I am sure there are many more tools out there that one can use. What do other software product managers use? Please let me know.

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Image: Courtesy of GuyKawasaki.com

12 Responses to 6 “bootstrapping” tools for software product manager

  1. Vandana Nayak says:

    Haven’t tried Balsamiq – will give it a shot. Thanks for the tip.

  2. MindMap is a fantastic tool I find. It allows me to “get it all down” and rearrange and recategorize in a very visual way. I also find its the best way (for me) to do quick competitor landscape type research.

    On the mac it is $129.00 and well worth the expense, on Windows for some reason it is $349.00.

    I would also recommend Microsoft word on the mac. It has a note taking view with a voice recorder integration, so your notes from a meeting are accompanied by the audio. Great for customer interviews where you want to concentrate on what they are saying, not taking copious notes.

    • Mark Officer says:

      I agree that MindManager is a great tool and a “must have” for all product managers. It’s a great way to visually organize and communicate. The only downside is it is a bit pricy.

  3. Kelsey C says:

    Wow, this is a useful list of tools (you’ve got to love Google docs!). My company uses gmail too, but for web conferencing we use RHUB. What’s nice about it, is it’s not based on a monthly subscription, but instead you just pay one fee at the beginning to purchase it. If you want to check them out, their website is http://www.rhubcom.com

  4. Great list Gopal! A few comments:

    – I love SnagIt and swear by it! Unfortunately its not yet available for the Mac, and there don’t appear to be any comparable tools for the Mac (they’re either too basic, too complex, or too expensive).
    – Balsamiq is pretty good. There are others I like better, but one of its really nice features…integration w/Jira!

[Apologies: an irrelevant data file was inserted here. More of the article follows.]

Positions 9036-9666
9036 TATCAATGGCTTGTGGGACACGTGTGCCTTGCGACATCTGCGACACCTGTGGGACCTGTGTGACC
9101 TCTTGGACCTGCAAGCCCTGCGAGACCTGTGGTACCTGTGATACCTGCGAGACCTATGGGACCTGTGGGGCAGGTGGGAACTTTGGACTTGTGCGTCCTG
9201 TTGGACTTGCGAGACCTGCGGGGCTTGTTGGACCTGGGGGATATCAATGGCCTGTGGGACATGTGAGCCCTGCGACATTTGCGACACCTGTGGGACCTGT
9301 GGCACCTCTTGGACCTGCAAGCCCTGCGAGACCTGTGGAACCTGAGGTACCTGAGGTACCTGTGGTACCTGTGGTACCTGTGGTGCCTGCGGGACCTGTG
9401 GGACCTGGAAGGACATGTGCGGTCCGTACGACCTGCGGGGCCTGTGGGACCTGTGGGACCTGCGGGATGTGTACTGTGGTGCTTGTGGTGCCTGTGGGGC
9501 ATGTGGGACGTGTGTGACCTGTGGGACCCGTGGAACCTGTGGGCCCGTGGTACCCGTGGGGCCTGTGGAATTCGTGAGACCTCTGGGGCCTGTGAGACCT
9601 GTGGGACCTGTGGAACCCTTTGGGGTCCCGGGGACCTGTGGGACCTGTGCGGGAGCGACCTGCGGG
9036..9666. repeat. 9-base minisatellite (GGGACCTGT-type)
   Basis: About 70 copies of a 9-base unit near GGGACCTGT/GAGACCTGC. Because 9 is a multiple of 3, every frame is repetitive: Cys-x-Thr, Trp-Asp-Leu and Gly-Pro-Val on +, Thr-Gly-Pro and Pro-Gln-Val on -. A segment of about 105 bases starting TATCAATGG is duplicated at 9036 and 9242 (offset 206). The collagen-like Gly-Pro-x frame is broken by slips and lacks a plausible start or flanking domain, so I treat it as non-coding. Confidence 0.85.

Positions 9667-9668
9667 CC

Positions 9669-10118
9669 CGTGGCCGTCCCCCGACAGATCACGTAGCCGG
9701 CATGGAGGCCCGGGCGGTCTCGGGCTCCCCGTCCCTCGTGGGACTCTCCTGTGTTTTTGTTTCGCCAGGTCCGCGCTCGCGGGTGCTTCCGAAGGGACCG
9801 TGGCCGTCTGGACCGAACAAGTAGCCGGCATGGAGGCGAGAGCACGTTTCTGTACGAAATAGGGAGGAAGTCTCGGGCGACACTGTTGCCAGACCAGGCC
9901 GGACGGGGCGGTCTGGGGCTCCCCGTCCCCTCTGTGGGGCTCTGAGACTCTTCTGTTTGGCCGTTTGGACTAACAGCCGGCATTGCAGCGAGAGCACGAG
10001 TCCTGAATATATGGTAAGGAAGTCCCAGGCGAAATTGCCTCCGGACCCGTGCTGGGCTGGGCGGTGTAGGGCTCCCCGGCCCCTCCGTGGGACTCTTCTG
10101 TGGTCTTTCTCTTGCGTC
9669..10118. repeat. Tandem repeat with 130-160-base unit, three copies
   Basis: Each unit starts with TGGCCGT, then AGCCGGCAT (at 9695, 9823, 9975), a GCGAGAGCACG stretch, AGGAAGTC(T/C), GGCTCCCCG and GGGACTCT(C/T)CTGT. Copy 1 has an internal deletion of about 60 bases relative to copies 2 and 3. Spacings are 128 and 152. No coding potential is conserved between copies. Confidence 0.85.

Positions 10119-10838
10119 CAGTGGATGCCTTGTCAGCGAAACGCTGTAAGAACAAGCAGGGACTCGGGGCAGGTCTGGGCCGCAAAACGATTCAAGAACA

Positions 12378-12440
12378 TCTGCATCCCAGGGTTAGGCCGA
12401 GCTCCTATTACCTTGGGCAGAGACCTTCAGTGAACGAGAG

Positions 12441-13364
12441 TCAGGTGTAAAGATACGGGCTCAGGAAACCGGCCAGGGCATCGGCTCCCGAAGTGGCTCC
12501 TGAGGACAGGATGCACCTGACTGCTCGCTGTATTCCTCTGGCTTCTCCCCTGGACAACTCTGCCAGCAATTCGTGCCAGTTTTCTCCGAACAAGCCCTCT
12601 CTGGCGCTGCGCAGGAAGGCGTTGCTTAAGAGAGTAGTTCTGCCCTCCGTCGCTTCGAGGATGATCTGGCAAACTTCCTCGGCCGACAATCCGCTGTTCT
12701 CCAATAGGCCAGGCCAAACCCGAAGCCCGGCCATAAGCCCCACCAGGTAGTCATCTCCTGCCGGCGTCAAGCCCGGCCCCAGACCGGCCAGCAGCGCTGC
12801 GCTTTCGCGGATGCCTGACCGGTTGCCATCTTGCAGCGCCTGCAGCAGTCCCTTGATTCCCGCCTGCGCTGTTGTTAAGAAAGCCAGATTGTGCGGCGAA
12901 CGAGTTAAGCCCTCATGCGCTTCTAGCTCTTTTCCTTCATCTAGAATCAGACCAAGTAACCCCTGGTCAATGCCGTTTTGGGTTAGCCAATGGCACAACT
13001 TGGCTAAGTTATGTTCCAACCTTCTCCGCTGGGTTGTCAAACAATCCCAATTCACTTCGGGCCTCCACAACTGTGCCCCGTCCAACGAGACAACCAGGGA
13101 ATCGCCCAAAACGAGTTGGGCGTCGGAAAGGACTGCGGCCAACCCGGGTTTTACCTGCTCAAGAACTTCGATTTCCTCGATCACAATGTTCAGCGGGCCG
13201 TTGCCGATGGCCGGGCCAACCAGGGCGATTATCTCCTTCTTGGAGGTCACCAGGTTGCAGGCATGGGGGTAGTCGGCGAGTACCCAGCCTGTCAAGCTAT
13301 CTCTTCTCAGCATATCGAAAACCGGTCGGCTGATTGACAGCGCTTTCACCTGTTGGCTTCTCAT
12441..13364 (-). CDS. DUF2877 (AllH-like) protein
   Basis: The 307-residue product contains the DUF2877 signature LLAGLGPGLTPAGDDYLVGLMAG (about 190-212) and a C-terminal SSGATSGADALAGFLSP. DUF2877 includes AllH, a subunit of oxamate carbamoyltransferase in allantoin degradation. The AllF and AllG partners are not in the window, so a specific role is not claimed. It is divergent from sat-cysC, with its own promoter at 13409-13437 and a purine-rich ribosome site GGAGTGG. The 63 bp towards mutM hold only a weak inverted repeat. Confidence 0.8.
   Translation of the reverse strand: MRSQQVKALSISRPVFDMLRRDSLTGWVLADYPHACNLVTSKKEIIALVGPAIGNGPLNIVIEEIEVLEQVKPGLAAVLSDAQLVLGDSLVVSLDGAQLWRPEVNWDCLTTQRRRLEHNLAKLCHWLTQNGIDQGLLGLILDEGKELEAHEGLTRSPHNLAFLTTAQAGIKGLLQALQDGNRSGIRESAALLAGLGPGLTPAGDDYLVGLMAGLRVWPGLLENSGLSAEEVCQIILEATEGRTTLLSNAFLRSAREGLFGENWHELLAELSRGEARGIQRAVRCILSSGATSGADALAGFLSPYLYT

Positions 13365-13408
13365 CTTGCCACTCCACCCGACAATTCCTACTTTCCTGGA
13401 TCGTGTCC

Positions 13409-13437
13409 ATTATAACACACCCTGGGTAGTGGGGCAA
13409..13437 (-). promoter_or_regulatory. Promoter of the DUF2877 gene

– For even better pricing than GoToMeeting….dimdim. Free for up to 20 attendees!

  5. Fritz says:

    Good list, Gopal. I’d modify #1 though. If you use Firefox (free) there’s are several plug-ins (again all free) that can do a very good if not great job of capturing your entire screen, just the window or a selection. I personally use a plug-in called “ScreenGrab”. Good list though would love to hear about other tools. – Fritz

    Fritz Desir
    Experience Strategist/Interaction Designer

    Blog: http://www.fritzism.com
    Twitter: @fritzism

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  7. Nimish says:

    Great article!

    I recommend the free tool “easycapture” for screen grabs – almost as good as snagit. For free document writing/ editing – nothing to beat OpenOffice – very stable and fully compatible with MS Office (at least for most documents).

  8. Rohit Bhatia says:

    great list . thanks for sharing!

  9. Brij Shah says:

    I am a big fan of Snag-It but recently discovered another tool called PicPick. It doesn’t do everything that Snag-It does but it is free.

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  11. Mark Officer says:

    I use Evernote to gather, collect and organize notes and information from all types of sources. It is perfect for competitive intelligence or any other type of research where you collect from multiple sources and need to organize it all in one spot for convenience (and your sanity).